Big men feeling small: Childhood bullying experience, muscle dysmorphia and other mental health problems in bodybuilders

Dieter Wolke, Maria Sapouna

Research output: Contribution to journalArticle

69 Citations (Scopus)

Abstract

Objectives: Muscle dysmorphia (MD) is a preoccupation with the idea that one's body is insufficiently lean and muscular and considered as a body image disorder in men. This study aimed to investigate the relationship of MD with childhood bullying victimization experiences and mental health problems in a nonclinical sample of male bodybuilders.

Design: A cross-sectional study was conducted with a sample of 100 male bodybuilders.

Methods: Participants completed a questionnaire battery consisting of the muscle dysmorphic inventory (MDI), and scales on childhood bullying victimization, self-esteem, and psychological problems including depression, anxiety and obsessive-compulsive (OC) symptoms.

Results: High scores on the MDI and bullying victimization in childhood predicted global psychopathology and low self-esteem. Psychological functioning and self-esteem were most strongly adversely affected if the men were victims of bullying and scored high on the MDI (significant moderation effect). Structural equation modeling (SEM) analyses furthermore found an indirect linkage of victimization with global psychopathology and self-esteem via MDI (mediation effect).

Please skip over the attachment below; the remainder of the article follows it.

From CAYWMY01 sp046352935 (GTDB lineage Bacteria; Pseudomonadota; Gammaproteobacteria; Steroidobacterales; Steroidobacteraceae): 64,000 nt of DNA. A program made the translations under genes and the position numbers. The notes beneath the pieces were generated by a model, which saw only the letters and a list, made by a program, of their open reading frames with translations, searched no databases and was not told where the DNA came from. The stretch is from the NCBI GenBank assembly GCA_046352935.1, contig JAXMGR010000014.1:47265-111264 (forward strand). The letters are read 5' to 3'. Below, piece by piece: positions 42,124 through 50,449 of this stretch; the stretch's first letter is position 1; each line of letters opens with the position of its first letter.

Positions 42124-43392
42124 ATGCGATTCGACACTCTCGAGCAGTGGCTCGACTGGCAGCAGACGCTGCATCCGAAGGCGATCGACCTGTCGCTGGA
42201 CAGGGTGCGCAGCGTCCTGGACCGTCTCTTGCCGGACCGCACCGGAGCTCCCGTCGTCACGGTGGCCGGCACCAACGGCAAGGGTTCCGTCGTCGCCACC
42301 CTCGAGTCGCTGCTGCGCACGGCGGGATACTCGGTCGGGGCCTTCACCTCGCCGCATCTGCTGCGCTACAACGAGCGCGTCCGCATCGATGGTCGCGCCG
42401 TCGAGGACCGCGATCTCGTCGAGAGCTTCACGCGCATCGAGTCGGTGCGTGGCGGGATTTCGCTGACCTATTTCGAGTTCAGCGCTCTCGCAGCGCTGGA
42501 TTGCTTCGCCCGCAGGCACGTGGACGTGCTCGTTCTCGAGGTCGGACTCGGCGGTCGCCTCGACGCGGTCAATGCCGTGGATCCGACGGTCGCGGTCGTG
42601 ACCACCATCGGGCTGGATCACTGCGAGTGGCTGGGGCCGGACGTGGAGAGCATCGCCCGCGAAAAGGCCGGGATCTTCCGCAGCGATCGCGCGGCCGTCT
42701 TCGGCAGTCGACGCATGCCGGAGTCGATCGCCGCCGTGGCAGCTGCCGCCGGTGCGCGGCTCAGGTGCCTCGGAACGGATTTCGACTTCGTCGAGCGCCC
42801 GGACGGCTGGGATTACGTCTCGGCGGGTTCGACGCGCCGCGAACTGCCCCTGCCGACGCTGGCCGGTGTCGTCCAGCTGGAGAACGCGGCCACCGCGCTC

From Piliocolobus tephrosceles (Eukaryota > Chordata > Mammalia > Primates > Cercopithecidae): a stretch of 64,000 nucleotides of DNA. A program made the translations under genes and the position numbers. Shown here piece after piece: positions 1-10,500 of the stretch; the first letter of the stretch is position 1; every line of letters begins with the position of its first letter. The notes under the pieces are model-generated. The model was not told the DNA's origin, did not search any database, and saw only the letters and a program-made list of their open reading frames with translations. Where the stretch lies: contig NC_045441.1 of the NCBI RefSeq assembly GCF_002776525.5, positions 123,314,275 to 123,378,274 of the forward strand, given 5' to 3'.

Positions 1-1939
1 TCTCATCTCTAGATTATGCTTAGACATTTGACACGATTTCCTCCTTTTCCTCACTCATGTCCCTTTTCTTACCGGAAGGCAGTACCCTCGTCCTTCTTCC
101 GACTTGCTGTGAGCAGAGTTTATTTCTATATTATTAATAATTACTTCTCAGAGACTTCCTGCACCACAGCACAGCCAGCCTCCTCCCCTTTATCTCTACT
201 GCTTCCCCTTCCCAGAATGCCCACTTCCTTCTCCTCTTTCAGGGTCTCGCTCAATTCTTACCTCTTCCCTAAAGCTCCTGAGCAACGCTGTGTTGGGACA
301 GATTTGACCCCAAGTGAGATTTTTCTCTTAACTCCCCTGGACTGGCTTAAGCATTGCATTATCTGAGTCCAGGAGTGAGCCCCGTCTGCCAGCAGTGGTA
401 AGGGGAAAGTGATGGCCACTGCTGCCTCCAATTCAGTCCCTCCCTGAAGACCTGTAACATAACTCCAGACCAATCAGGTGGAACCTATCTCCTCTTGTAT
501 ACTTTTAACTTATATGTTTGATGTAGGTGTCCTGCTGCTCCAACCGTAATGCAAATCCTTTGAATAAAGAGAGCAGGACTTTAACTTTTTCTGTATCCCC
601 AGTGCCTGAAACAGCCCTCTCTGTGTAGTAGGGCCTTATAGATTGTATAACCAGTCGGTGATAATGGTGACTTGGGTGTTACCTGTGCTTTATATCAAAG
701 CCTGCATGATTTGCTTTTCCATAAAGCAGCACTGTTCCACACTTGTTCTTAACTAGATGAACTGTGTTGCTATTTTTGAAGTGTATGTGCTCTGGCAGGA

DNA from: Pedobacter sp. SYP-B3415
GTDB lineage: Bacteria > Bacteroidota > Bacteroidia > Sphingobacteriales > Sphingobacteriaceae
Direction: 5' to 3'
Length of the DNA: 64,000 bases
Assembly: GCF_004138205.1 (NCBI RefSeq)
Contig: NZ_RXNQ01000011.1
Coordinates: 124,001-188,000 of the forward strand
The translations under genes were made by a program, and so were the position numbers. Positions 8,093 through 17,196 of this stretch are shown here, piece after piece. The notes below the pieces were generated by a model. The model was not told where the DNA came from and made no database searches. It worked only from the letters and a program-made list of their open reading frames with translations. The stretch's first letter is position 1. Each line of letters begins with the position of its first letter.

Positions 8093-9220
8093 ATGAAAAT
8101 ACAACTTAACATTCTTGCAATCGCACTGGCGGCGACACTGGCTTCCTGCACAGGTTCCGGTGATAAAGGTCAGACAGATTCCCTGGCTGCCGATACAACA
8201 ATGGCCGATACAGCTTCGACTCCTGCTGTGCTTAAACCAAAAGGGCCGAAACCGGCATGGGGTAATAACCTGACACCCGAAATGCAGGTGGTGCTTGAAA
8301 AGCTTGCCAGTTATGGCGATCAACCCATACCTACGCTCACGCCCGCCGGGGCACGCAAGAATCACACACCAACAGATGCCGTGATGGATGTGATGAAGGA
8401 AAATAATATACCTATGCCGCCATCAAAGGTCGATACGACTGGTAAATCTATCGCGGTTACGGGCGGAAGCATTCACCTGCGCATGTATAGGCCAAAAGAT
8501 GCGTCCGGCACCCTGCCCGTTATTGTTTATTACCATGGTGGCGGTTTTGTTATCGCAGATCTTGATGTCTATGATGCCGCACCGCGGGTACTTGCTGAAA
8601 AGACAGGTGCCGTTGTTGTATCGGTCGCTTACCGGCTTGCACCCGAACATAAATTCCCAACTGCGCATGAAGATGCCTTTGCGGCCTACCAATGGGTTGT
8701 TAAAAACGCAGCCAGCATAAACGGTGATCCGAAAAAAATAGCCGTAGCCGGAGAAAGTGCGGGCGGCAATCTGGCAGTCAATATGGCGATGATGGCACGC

Conclusions: Childhood bullying victimization and MD are strongly associated with concurrent anxiety, depressive and obsessive-compulsive symptoms and low self-esteem. (c) 2007 Elsevier Ltd. All rights reserved.
Original languageEnglish
Pages (from-to)595-604
JournalPsychology of Sport and Exercise
Volume9
Issue number5
DOIs
Publication statusPublished - Sep 2008

Keywords

  • bullying
  • victimization
  • muscle dysmorphia
  • psychopathology
  • self-esteem

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